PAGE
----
I am shocked, sir, simply shocked that you do not have a copy of "Personal Notes #7". I would expect that anyone such as you who is famed for your outstanding scholarship would naturally have a copy of such a valuable resource in your files. I, of course, am not such a scholar, but it chances that I do have a copy in my files.

So much for snarky comments.

PN #7 was published in 1976. The anecdote in question appears on p62 and is attributed to:

ERA-Journal of Eastern Region of the
Royal Institute of British Architects
I can't testify to the legitimacy of the attribution - my recollection is that it was on one of those nearly illegible xeroxed documents that circulated in corporate America.

I've seen the bureaucratic version. My impression is that it is a separate production with a separate origin that dates twenty or so years later. I suspect that it actually first appeared in a Readers Digest humor section, but who knows.

... continued on next rock ...

Thanks. I shall have to ask some bureaucrats whether and when they remember the bureaucrat version. And I shall make a point of subscribing to "Personal Notes" next time I see one of those magazine subscription card inserts for it.

Or, if not a bureaucrat, someone who has dealt with bureaucrats. It wasn't me, but it all sounded familiar. You can't subscribe to "Personal Notes" - to get it you have to be beloved by the gods. Send me a certified copy of your petition of penitence to the gods and I will put in a good word for you.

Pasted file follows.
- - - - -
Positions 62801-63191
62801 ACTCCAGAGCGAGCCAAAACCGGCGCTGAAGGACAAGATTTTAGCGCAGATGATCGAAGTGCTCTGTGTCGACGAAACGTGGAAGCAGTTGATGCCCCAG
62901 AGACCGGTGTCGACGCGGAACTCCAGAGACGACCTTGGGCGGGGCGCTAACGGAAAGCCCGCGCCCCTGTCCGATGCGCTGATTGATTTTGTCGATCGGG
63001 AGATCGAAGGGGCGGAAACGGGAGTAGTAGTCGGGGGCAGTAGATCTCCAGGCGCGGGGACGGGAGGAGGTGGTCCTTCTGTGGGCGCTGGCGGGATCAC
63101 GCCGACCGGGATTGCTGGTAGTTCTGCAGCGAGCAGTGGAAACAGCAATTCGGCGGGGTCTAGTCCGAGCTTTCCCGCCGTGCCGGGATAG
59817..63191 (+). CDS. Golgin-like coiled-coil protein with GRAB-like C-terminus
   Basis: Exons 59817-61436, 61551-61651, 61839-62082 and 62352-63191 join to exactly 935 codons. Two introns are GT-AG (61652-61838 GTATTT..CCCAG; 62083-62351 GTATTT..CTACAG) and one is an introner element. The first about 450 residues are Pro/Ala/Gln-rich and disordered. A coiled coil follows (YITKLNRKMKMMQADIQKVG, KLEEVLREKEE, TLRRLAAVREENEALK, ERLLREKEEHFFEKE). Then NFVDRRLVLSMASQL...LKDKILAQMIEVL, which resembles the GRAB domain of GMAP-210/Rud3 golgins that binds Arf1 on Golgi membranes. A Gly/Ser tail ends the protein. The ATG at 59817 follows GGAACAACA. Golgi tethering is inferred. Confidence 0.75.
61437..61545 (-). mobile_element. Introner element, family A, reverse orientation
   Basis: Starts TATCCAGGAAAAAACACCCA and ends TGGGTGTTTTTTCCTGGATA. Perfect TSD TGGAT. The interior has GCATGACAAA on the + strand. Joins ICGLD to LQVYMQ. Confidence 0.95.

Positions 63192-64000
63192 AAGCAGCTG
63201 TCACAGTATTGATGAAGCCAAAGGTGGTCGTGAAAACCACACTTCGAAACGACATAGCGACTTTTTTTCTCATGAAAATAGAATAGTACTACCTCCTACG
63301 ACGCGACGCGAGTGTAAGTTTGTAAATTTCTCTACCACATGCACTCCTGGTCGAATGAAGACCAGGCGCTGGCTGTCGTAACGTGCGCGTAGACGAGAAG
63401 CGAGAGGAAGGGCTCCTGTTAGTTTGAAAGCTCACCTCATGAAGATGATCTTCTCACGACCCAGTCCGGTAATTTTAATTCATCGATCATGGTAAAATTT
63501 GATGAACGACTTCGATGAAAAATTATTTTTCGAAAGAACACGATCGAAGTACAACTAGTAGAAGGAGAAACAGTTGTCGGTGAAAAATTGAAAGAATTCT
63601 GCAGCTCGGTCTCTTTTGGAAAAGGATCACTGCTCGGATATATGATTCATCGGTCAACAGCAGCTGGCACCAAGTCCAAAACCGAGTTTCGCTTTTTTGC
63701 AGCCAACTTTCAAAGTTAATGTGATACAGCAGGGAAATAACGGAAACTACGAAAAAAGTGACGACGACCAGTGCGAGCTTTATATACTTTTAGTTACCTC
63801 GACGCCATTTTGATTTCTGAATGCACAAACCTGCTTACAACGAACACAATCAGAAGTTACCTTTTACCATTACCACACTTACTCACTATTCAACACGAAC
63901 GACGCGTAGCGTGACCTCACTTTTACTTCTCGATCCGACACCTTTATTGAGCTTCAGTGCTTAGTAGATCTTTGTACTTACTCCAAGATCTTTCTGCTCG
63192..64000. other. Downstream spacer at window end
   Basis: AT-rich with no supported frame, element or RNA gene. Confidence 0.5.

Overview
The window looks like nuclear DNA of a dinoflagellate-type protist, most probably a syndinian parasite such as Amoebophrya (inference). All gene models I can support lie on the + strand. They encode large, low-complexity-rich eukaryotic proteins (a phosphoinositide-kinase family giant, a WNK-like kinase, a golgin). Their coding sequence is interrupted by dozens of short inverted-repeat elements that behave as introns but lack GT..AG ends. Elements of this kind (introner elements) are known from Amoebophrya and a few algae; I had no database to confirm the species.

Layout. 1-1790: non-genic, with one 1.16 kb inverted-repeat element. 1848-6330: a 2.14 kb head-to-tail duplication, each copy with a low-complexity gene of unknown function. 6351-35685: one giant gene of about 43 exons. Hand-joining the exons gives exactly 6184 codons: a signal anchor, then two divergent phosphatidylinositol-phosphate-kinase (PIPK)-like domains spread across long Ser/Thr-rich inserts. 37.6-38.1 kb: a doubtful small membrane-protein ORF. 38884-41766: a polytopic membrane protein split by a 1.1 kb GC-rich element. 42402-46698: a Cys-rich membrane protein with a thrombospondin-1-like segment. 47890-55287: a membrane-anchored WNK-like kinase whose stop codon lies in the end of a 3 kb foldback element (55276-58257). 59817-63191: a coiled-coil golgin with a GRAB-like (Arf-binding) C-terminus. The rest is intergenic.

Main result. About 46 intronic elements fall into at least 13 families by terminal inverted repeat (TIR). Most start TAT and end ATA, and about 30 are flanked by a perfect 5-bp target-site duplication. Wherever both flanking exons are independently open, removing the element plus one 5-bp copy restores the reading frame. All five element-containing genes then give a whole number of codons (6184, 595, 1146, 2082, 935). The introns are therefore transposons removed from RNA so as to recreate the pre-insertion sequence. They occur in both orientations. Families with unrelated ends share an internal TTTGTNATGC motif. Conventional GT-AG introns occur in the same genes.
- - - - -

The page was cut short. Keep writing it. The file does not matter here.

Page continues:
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From: Arnaldo Blondel
Date: 24 January 2008
Subj: please change your background from black to light green...

Thanks for your reply, it is instructive to me.

You're welcome. I have an almost endless supply of cheap wisdom.
I can't see how elite Buddhists can go for nirvana without ever coming back to physiological existence, when such a life is the drive in all living forms, specially with man.
This is the sort of argument that suggests that there is something wrong with your premise, i.e., that "such a life is the drive in all living forms, specially with man". Man is a special case, because we are - as far as we know - the only species with a concept of our own mortality. Without that concept, the entire notion of a life after death is out of the picture.

If you mean merely that life forms act as though they want to continue living indefinitely, even that is not entirely true. In some species the very act of reproduction combines the "little death" and the final death. Among many animals, even humans, when the time for death comes and the body is tired of living, dying is welcomed as a comfort and a friend. That suicide is possible, even chosen, is evidence that the drive to continue living is not always paramount.